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Using techniques such as the criterial-attribute procedure (Kemler Nelson, 1984), previous researchers have argued that children, and non-human animals, learn and generalize on the basis of overall similarity, whilst adult humans use rules. In this talk, I start with a re-evaluation of Kemler Nelson's work with adults, and then consider other, less confounded, ways the issue of rules vs. similarity might be addressed. This consideration includes recent behavioural and neuroscience investigations of rule- and similarity-based generalization from my lab. Using techniques such as the criterial-attribute procedure (Kemler Nelson, 1984), previous researchers have argued that children, and non-human animals, learn and generalize on the basis of overall similarity, whilst adult humans use rules. In this talk, I start with a re-evaluation of Kemler Nelson's work with adults, and then consider other, less confounded, ways the issue of rules vs. similarity might be addressed. This consideration includes recent behavioural and neuroscience investigations of rule- and similarity-based generalization from my lab. Kemler Nelson, D. G. (1984). The effect of intention on what concepts are acquired. Journal of Verbal Learning and Verbal Behavior, 23, 734-759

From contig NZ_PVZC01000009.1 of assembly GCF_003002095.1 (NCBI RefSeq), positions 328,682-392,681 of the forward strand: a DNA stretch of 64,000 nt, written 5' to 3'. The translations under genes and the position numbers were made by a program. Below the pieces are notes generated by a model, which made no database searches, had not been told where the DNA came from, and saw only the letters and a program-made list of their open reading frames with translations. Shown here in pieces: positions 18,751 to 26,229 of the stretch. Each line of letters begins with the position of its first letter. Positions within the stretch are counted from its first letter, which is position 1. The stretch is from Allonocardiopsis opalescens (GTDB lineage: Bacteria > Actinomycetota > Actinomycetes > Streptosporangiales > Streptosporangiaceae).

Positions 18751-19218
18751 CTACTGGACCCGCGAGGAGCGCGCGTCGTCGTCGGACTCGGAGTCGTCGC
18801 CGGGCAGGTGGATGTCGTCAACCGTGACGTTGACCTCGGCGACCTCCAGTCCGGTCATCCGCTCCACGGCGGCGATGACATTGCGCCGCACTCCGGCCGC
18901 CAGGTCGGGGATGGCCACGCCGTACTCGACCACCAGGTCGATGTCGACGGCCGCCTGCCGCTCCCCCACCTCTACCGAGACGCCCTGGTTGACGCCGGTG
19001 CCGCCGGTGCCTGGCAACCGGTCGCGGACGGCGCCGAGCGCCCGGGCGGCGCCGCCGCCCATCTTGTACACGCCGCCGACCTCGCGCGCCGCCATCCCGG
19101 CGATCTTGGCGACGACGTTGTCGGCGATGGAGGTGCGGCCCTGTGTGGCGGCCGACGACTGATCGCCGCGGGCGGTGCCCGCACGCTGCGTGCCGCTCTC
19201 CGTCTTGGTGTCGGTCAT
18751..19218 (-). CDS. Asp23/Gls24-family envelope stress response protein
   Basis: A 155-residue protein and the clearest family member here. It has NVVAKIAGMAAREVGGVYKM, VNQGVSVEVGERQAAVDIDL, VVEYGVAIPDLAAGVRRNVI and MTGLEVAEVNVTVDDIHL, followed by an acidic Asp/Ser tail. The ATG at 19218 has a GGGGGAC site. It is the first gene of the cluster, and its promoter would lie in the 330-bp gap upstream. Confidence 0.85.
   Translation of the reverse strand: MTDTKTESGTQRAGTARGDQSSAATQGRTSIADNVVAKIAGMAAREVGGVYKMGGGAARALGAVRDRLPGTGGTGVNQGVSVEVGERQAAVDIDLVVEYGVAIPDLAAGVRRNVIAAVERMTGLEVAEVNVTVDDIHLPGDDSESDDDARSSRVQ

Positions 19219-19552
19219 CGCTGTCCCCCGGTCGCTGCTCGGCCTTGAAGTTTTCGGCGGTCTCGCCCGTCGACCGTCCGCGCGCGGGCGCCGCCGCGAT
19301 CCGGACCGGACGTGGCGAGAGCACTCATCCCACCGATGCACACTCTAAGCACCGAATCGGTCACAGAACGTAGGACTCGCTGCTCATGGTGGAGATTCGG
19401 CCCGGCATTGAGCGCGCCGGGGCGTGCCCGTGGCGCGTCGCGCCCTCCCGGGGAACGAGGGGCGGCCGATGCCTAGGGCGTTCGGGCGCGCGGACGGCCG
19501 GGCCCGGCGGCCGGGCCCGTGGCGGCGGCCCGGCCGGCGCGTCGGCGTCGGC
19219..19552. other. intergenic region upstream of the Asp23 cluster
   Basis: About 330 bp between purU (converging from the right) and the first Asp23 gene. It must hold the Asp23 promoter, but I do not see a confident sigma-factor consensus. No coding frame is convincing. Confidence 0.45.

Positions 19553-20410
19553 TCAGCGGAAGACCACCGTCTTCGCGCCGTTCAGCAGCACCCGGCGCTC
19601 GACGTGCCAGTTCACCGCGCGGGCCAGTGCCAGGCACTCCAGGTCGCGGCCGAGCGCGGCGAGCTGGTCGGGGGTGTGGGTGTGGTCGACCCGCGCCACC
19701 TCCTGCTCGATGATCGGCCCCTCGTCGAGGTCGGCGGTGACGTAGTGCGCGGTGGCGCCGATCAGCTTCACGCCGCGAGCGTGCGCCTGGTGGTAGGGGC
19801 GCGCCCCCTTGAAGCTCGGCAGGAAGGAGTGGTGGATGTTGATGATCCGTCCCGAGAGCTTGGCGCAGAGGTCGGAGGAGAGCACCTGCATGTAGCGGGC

Detail Summary
Date 29 October 2015
Time 16:00 - 17:00
Roeterseilandcampus - gebouw E
Roeterseilandcampus - gebouw E

Roetersstraat 11
1018 WB Amsterdam